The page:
Now that you have a course, it’s time to teach it.

Precourse setup

You should have a calendar, giving due dates for each exercise. Having a calendar helps students schedule their time.

In my course websites, each student has a personal timeline, showing suggested due dates for each exercise, and the submission status of each one.


This is from a test class. Real classes have dozens of exercises. The shield means it’s a challenge exercise. They’re advanced tasks that let students earn badges.

The timeline has a lot of data, and it isn’t clear how students should feel about their progress. To help with that, there’s an emoji in the toolbar on every page.

Progress emoji

The face varies from insanely happy, to terrified, depending on a student’s progress. The happy face here shows that the student is slightly ahead.

I’ve overheard students saying things like, “I need to catch up this weekend, so I can get a smiley face.” I don’t have any hard data on the effectiveness of the emojis, though.

Class time

I lecture once per semester, on the first day of class. My goals are to (1) convince students the course is worth their time, (2) get them started on the course website, and (3) take everyone’s photo, so I can get to know their names.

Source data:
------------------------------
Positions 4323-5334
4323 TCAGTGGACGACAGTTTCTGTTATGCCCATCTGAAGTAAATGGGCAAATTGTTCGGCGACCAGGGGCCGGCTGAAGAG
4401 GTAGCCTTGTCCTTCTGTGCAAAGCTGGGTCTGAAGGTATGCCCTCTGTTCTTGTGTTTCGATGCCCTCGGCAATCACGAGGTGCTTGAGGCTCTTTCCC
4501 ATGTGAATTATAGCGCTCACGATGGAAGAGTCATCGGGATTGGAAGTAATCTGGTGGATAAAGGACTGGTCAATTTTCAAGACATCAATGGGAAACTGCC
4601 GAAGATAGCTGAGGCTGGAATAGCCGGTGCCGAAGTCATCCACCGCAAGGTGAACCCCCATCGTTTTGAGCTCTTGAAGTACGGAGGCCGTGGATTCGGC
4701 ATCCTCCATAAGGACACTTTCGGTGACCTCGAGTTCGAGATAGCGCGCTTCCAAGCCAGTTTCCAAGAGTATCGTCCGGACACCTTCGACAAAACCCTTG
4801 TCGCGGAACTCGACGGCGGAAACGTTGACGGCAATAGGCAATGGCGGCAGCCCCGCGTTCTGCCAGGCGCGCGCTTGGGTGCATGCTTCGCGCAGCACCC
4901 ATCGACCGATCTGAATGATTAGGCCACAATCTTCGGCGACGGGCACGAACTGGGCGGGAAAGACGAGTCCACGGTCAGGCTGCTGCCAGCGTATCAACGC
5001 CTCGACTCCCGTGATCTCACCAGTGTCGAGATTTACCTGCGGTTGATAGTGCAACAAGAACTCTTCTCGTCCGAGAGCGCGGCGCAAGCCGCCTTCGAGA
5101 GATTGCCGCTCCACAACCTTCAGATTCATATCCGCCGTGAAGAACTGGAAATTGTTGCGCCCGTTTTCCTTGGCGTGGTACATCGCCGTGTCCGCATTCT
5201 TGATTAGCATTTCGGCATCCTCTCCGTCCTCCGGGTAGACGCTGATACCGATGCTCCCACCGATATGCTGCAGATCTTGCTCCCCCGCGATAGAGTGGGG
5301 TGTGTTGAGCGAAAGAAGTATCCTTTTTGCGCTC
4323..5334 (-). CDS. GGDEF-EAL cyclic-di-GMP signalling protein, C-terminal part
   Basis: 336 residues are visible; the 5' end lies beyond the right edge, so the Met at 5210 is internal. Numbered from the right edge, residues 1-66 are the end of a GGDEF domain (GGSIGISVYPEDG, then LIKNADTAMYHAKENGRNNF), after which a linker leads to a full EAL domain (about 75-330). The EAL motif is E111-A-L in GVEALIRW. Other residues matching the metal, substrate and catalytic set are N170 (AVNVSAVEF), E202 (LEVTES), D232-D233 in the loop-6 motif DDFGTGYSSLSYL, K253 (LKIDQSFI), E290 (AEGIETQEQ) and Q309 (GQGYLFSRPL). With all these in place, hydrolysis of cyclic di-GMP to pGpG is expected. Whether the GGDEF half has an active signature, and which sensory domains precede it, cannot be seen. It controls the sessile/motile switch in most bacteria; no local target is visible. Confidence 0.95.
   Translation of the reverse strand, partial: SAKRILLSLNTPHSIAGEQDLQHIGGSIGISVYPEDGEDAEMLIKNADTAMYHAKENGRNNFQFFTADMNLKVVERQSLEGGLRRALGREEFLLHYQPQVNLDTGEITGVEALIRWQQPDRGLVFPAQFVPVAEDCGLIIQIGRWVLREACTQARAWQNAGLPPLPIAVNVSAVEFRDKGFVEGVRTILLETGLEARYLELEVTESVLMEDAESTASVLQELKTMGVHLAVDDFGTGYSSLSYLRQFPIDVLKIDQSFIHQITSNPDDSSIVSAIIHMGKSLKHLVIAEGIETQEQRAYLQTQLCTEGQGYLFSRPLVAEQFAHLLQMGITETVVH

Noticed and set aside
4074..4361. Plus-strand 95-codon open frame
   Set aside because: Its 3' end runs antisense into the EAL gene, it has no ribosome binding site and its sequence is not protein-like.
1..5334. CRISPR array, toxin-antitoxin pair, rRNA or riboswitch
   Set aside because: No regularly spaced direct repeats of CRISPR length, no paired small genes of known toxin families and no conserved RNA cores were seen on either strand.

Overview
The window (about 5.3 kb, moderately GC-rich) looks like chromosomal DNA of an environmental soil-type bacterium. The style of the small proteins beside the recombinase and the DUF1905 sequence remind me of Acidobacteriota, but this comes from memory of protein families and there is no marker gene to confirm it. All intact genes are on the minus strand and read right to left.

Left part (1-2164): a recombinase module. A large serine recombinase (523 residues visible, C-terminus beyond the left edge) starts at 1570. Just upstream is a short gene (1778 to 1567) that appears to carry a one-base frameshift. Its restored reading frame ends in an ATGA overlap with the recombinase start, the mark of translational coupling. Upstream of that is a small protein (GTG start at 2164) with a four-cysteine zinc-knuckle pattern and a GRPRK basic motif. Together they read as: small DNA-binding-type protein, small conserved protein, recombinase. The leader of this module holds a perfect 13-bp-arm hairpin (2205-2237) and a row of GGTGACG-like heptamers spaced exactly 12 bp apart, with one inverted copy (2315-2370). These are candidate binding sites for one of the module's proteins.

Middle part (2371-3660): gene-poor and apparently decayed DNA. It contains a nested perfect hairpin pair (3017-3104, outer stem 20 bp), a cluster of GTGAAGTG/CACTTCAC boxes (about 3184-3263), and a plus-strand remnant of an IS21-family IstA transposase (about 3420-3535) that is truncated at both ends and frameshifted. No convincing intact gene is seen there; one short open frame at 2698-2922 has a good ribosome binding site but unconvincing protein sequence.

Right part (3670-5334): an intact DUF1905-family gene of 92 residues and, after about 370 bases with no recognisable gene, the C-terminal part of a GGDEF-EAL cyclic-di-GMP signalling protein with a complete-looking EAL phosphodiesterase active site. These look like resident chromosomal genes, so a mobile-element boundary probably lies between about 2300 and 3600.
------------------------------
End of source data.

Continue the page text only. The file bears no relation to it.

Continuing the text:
For the rest of the semester, class is for relationship building, troubleshooting, cheering, and sometimes exams. Maybe group work, too, depending on the course.


Students do lots of exercises, and get lots of feedback. You need a good work system for this.

Earlier, we talked about exercises, and rubrics. Skilling’s grading interface translates rubric items and their responses into clickables. If that’s a word. Here’s part of the grading interface for an exercise.

Giving feedback

The grader clicks on one of the canned responses for each rubric item, or the + button to add a new canned response. Clicking the Create message button generates a feedback message based on the selected items. For example:

Feedback message

Graders can edit feedback messages before sending them. Greetings (G’day) and signatures (Kieran the Bold) are chosen randomly from lists created by graders. This lets each grader make their own grading persona. Casual, formal… whatever they choose.

The grading system lets graders assess each submission in about 1 to 3 minutes. The system is key in meeting the feedback goals of SCDM courses.

You may be thinking, “Why not AI-powered automatic grading?” I’ll tell you why… in a moment.

Section contents

Course elements
Course improvement